Asians had a higher rate than whites did. In addition, Blacks or African Americans had the lowest graduation rates, reading below 50 percent for all three years. Multiethnic groups improved graduation rates drastically over the period to rise from 47% to 58%. Although white faculty members are predominant, the remaining percentage is almost evenly spread across the minority groups, except for the multiethnic group, which remained below 1% for the entire analysis period. Members of the Native American group declined from 1.52% to 0.92 by 2019.

Discussion Brief

The results of data analysis support the existing literature that cites underrepresentation of faculty and students in PWI. Belongingness is built by the university environment and experiences, which include the presence of diverse staff and faculty (Lindsey et al., 2019). Students who do not feel a sense of belonging may not to return to the university the next year or semester. The campus climate creates discomfort to the minority students. The findings from data analysis show that the PWI have predominantly white members of faculty, which shows a trend that most likely spreads across the staff members.

Students lack support from individuals they resonate with, as found in the data analysis. Clark (1972) identifies faculty members, programs, and student subcultures as essential elements of a saga. In this relationship, senior faculty members reserve the most influence, followed by programs and then students. Minority students may lack the motivation to connect with white faculty members due to cultural differences.

The research found that a positive correlation exists between the variables as institutions with lower diversity indices reported low college graduation rates among minority students and vice versa. Student’s perception of fitting into the campus environment is significantly determined by ethnic diversity (Eakins & Eakins Sr., 2017). The results show that positive or negative changes in ethnic diversity resulted in accompanying changes in graduation. Universities with higher diversity, such as the NDU, reported higher graduation levels than UD.

The PIECED framework emphasizes students’ culture and funds of knowledge. Although many studies suggest that instructors and faculty members must learn their students’ culture and develop cultural competence, having more diverse teams of staff and faculty will be more effective and enhance these learning processes (Kiyama & Rios-Aguilar, 2017). FoK even suggests that early childhood teachers visit their students’ homes to learn and incorporate culture into the classroom. Bridging the ethnic diversity gap between learners and faculty is suggested as the most effective method to bring students’ culture into lectures and understand their funds of knowledge.

Organizational Change Plan

The primary aim of the organizational change plan is to diversify the UD environment, including faculty and the student body. Critical steps for the plan include the creation of an enabling environment or campus culture, hiring and admission of faculty and students from minority groups, retaining these learners and faculty members, and maintaining the new diverse culture through continued efforts.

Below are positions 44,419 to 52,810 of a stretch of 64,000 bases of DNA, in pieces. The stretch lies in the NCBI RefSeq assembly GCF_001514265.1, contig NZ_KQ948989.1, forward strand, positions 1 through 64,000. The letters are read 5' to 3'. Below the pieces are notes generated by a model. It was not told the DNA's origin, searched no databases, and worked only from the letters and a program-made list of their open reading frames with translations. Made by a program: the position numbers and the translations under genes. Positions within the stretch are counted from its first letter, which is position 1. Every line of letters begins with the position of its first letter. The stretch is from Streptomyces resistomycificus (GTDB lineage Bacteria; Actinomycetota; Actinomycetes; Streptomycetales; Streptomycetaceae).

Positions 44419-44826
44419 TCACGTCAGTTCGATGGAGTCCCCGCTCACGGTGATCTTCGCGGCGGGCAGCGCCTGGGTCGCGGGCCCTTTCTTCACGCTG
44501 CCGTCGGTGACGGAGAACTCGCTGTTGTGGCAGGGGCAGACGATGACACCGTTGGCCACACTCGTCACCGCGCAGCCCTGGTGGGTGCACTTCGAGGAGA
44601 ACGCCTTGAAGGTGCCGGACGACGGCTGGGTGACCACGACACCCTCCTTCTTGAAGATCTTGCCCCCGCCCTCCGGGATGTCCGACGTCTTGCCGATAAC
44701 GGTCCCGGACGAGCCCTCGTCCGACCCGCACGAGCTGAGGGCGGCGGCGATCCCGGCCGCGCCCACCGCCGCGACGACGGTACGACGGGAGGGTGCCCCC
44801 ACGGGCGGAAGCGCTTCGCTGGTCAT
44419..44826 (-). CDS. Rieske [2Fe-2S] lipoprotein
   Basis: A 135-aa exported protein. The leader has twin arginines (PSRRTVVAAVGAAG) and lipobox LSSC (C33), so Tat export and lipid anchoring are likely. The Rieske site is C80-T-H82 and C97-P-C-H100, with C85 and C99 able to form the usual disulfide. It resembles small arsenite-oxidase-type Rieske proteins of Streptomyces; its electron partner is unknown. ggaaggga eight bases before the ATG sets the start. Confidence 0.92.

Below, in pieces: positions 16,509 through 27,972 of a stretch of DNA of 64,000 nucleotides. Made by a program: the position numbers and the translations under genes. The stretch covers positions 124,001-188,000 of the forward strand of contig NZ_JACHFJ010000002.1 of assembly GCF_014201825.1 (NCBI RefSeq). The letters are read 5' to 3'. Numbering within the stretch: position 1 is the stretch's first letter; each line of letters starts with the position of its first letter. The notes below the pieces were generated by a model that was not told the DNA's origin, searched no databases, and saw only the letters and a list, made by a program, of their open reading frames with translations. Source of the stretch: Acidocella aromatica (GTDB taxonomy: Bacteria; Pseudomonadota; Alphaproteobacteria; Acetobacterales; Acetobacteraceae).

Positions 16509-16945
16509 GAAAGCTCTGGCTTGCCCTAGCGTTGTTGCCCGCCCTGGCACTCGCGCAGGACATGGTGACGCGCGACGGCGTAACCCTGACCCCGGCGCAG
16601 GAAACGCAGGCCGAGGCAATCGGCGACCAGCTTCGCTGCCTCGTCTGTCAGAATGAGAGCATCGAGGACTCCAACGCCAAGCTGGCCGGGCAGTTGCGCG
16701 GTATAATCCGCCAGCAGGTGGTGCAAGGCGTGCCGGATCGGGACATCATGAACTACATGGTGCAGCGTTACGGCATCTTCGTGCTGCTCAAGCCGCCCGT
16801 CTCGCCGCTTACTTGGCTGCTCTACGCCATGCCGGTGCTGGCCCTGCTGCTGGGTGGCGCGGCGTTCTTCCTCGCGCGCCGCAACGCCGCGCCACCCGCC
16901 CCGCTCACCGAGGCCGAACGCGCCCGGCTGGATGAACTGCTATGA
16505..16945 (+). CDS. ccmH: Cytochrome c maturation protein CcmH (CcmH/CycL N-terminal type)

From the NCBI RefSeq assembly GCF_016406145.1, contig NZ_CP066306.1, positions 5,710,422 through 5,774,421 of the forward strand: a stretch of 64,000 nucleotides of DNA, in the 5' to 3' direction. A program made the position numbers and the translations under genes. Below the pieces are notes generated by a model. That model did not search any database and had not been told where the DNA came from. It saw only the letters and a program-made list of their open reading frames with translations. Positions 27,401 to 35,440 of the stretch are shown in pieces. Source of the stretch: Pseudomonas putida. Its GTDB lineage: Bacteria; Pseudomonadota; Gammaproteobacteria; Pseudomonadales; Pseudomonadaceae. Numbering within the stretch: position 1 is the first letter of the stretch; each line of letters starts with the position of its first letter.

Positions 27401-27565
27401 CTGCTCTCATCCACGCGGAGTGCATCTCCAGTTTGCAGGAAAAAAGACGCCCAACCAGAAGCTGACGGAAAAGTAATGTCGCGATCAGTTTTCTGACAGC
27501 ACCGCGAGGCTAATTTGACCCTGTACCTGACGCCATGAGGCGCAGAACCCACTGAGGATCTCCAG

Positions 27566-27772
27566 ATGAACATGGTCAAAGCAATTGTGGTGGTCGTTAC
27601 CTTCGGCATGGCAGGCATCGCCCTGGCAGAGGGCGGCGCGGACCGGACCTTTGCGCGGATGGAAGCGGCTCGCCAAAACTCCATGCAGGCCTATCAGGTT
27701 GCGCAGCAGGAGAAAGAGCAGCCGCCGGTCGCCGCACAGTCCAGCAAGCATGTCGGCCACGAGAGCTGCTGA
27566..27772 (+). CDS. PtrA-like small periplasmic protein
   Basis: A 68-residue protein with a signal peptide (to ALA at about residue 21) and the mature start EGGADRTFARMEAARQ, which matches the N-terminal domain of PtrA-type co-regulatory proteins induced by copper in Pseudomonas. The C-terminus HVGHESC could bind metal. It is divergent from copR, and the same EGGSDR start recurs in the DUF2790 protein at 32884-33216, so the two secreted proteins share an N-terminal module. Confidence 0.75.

The findings of this study addressed the research question by providing a better understanding of how the institutions’ administration sees support being provided for minority students, and further, suggested what is still necessary to foster retention and graduation. Connection, engagement and the learning environment were deemed as critical factors in supporting minority students and It is evident supportive practices stemming from leadership are vital for providing them with an opportunity to overcome barriers.

Additional research is required in order to facilitate and implement an actionable plan, in which This study provided foundation of knowledge for the larger scale research to be expounded in my Dissertation. Most importantly, additional research will include exploring the perspectives of the students themselves, amplifying their voice to better understand their requirements for an equitable and inclusive learning environment where they feel supported and valued at their learning institution.


Boland, W. C. (2018). The Higher Education Act and minority serving institutions: Towards a typology of Title III and V funded programs. Education Sciences, 8(1), 33-52.

Chen, S., Binning, K. R., Manke, K. J., Brady, S. T., McGreevy, E. M., Betancur, L., Limeri, L. B., & Kaufmann, N. (2020). Am I a science person? A strong science identity bolsters minority students’ sense of belonging and performance in college. Personality and Social Psychology Bulletin, 1-14.

Garriott, P. O., & Nisle, S. (2018). Stress, coping, and perceived academic goal progress in first-generation college students: The role of institutional supports. Journal of Diversity in Higher Education, 11(4), 436-450.

Grapin, S. L., & Pereiras, M. I. (2019). Supporting diverse students and faculty in higher education through multicultural organizational development. Training and Education in Professional Psychology, 13(4), 307–315. Web.

Institutional Research and Effectiveness (IRE). (2019-2020) University of Delaware. Web.

Krogstand J. M. and Fry, R. (2014). More Hispanics, Blacks enrolling in college, but lag in bachelor’s degrees. Web.

Lascher, E. L. (2018). Retaining Latino and non-Latino college students: Key similarities and differences. In A report for the Serna Center and the Institute for Higher Education Leadership and Policy (1-32). Web.

Parnther, C., Holmes, A., Cortes, R., & Simmons, R. (2019). Making meaning of peer mentorship for black male community college students. Journal of Education & Social Policy 6(3), 66-72.

Petty, T. (2014). Motivating First-Generation Students to Academic Success and College Completion, College Student Journal, 48(1) p133-140.

Cite this paper

Select style


ChalkyPapers. (2022, November 6). Challenges Preventing Minority Students From College Graduation. Retrieved from


ChalkyPapers. (2022, November 6). Challenges Preventing Minority Students From College Graduation.

Work Cited

"Challenges Preventing Minority Students From College Graduation." ChalkyPapers, 6 Nov. 2022,


ChalkyPapers. (2022) 'Challenges Preventing Minority Students From College Graduation'. 6 November.


ChalkyPapers. 2022. "Challenges Preventing Minority Students From College Graduation." November 6, 2022.

1. ChalkyPapers. "Challenges Preventing Minority Students From College Graduation." November 6, 2022.


ChalkyPapers. "Challenges Preventing Minority Students From College Graduation." November 6, 2022.